When Bob Jacklin was 13 years old, he bought his first fly rod — a $13 length of fiberglass wrapped in hope.
He really wanted a bamboo rod, but it was out of his price range. A friend could afford bamboo, though, and eventually Jacklin bought it from his friend. Fifty-three years later, he still has that first bamboo rod.
The story could be a metaphor for Jacklin's life: When he finds something he likes, he sticks to it. Take fly fishing, for example. At 66 he still enjoys teaching, fishing and fly tying after a lifetime of pursuing those crafts.
"I may have more enthusiasm now then when I was 13," he said.
Jacklin will share his expertise and enthusiasm with those who attend the Magic City Fly Fishers' sixth annual Fly Fishing Expo on Saturday at the Holiday Inn Convention Center. He will give two presentations during the free expo, which runs from 8:30 a.m. to 4 p.m., and he is also the featured speaker at the group's banquet Saturday night.
Other programs by noted local anglers will feature fly-tying demonstrations and workshops, fly-casting instruction, fly-fishing seminars and programs, fly fishing and tying products and a children's fly-tying lesson and demonstration.
The expo is a great time to learn more about fly-tying, a skill anyone can learn, Jacklin said. He began tying and selling flies when he was 17.
"It's creative, it's artistic, and the trout will tell you if it's a good fly or not," he said.
Jacklin helped kick off the first Billings expo, and he's looking forward to seeing how things have changed in six years.
Go west, young man
Change was what Jacklin was seeking when he first visited Montana in 1967, fresh out of the Army. A New Jersey boy — he still speaks with the accent — he drove west in a Volkswagen Beetle to fish in Yellowstone National Park.
"I had never seen anything west of the Delaware River," he said.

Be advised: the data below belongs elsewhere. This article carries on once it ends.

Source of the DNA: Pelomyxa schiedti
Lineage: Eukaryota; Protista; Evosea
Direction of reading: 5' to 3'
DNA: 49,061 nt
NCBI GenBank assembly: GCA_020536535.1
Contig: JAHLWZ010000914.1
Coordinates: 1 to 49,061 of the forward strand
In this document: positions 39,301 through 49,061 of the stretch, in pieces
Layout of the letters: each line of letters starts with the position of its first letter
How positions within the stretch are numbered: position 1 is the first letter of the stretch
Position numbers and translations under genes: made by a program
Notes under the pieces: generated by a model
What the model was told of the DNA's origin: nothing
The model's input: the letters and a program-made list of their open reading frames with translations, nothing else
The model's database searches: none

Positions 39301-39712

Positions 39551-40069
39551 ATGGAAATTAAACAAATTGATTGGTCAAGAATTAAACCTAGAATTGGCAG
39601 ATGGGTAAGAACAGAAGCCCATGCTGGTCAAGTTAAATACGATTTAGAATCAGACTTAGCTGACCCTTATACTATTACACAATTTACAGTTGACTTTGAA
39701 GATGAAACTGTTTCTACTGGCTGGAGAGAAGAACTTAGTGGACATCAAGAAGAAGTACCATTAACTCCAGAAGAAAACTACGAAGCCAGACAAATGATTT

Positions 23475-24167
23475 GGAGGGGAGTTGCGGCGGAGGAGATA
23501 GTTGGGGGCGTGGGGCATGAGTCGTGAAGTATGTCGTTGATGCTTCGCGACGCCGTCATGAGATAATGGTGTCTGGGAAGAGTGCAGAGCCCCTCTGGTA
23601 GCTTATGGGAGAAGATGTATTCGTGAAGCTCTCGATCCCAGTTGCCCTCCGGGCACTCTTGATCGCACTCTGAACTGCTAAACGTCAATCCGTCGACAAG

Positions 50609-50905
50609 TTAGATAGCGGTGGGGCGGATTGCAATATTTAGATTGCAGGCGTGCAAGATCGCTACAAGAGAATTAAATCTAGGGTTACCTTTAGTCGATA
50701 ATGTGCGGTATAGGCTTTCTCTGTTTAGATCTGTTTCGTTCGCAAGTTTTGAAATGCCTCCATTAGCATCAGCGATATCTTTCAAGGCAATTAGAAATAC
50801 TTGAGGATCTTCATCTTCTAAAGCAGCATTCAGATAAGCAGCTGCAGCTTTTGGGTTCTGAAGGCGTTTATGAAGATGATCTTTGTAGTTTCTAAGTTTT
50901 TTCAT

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What he found in the area and in the people he met hooked him hard. It helped that the fishing was good.
"Montana probably has the finest all-around trout fishing in the lower 48," he said. "We're so lucky in Montana."
In 1974, after working for noted fly shop owner and guide Bud Lilly for years, Jacklin put down roots and opened his own fly shop in West Yellowstone.
Since then, Jacklin has donated countless hours to promoting fly fishing and teaching fly casting and tying to generations of anglers. He credits local anglers, fly shops and fishing groups for spreading the allure of angling to Billings children.
It's not an easy task, since there are so many other activities children can put their energy into.
"We have to get them hooked on fishing first," Jacklin advised. "Then you soft-sell the fly fishing."
He said children are ready to fly fish when they indicate an interest. Then he suggested keeping them intrigued by tying on a nymph and letting them catch whitefish from a river or creek.
"I think you have to get them into fish," he said. "They need that reinforcement. We all like dry-fly fishing, but using a wet fly they have a better chance of catching something."
Jacklin is living proof that fishing in general, and fly fishing in particular, can be a lifetime pursuit that continues to offer challenges across decades. It also provides the opportunity to visit beautiful places and meet interesting people.
"This has been a rewarding life and career," Jacklin said. "I haven't made a lot of money, but what I've made, I made while I was fishing."